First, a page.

Badlands Guardian

Coordinates: 50°00′38.20″N 110°06′48.32″W / 50.0106111°N 110.1134222°W / 50.0106111; -110.1134222 (Badlands Guardian)
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Badlands Guardian
Geomorphological Feature
Black-and-white aerial photo of series of hills and valleys resembling a person wearing a headdress
Badlands Guardian in 1938, before the creation of the road that resembles the earphones
Badlands Guardian is located in Alberta
Badlands Guardian
Coordinates: 50°00′38.20″N 110°06′48.32″W / 50.0106111°N 110.1134222°W / 50.0106111; -110.1134222
LocationNear Medicine Hat, Alberta, Canada
Formed byErosion
 • Length255m
 • Width225m

The Badlands Guardian is a geomorphological feature located near Medicine Hat in the southeast corner of Alberta, Canada. The feature was discovered in 2005 by Lynn Hickox through use of Google Earth.[1]


Viewed from the air, the feature has been said to resemble a human head wearing a full Indigenous type of headdress, facing directly westward. An additional road (Township Road 123A) and an oil well have been said to resemble a pair of earphones worn by the figure,[2][3] which were installed in the early 2000s[4] and are expected to disappear once the oil well is abandoned.[5]

The head is a drainage feature created through erosion of soft, clay-rich stratum by the action of wind and water.[2][6] The arid badlands are typified by infrequent but intense rain-showers, sparse vegetation and soft sediments. Although the image appears to be a convex feature, it is actually concave – and therefore, a valley,[7][8] and is an instance of the Hollow-Face illusion. Its age is estimated to be in the hundreds of years at a minimum.[5]

In 2006, suitable names were canvassed by CBC Radio One program As It Happens. Out of more than 140 names submitted, seven were suggested to the Cypress County Council. They altered the suggested "Guardian of the Badlands" to become "Badlands Guardian".[6]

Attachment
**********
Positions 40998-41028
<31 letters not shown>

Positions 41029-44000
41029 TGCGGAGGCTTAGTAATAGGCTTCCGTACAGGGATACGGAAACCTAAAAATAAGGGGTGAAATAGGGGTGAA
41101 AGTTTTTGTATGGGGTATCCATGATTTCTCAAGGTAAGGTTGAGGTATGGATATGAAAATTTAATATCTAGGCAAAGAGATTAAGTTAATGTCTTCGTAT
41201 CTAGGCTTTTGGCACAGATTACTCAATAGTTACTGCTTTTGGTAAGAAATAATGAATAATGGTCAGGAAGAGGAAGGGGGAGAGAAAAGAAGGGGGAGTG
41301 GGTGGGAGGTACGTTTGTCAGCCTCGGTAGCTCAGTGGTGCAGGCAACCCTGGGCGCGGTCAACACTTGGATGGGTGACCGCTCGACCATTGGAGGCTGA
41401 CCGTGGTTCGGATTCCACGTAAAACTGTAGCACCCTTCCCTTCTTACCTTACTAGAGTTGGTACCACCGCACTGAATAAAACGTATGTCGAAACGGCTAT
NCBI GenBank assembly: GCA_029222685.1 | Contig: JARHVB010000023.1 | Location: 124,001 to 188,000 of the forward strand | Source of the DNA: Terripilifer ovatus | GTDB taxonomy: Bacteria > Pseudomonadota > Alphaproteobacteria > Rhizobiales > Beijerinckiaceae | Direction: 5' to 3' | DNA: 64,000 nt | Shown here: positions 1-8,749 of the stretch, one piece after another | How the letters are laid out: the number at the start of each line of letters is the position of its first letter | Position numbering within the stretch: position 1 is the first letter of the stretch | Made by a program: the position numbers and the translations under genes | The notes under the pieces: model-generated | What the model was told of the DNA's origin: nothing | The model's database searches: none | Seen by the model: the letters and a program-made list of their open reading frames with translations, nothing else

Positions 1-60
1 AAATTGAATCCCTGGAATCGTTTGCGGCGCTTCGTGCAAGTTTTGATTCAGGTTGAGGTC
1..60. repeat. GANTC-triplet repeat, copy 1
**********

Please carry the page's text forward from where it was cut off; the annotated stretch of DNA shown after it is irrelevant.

The Badlands Guardian was also described by the Sydney Morning Herald as a "net sensation".[2] PCWorld magazine has referred to the formation as a "geological marvel".[9] It is listed as the seventh of the top ten Google Earth finds by Time magazine.[8]

See also[edit]


  1. ^ Danielle, Nerman (Sep 22, 2016). "Atlas Obscura names Alberta's 'Badlands Guardian' curious, hidden wonder". CBC News.
  2. ^ a b c Sydney Morning Herald Article by Stephen Hutcheon: "Gran's canyon is a net sensation" November 13, 2006
  3. ^ Randall Stross (23 September 2008). Planet Google: One Company's Audacious Plan to Organize Everything We Know. Free Press. pp. 142. ISBN 978-1-4165-8047-8. Retrieved 6 September 2013. The Badlands Guardian, for example, a natural geologic formation near Alberta, Canada, was often visited by online aviators. It resembles a human head, wearing Native American headdress—and also appears to be naturally adorned with ...
  4. ^ "Google Timelapse". Retrieved 2022-09-05.
  5. ^ a b "The Badlands Guardian". April 5, 2007. Archived from the original on March 28, 2014.
  6. ^ a b "Alberta's Aztec Rocker?". Archived from the original on Jan 16, 2009.
  7. ^ As It Happens 3D rendering by CBC Radio[dead link]
  8. ^ a b Fletcher, Dan. "Top 10 Google Earth Finds: A Face in the Clay". Time.
  9. ^ Spring, Tom (Jul 9, 2007). "In Pictures: The Strangest Sights in Google Earth". PC World. Archived from the original on Apr 22, 2012.

External links[edit]

50°00′38.20″N 110°06′48.32″W / 50.0106111°N 110.1134222°W / 50.0106111; -110.1134222 (Badlands Guardian)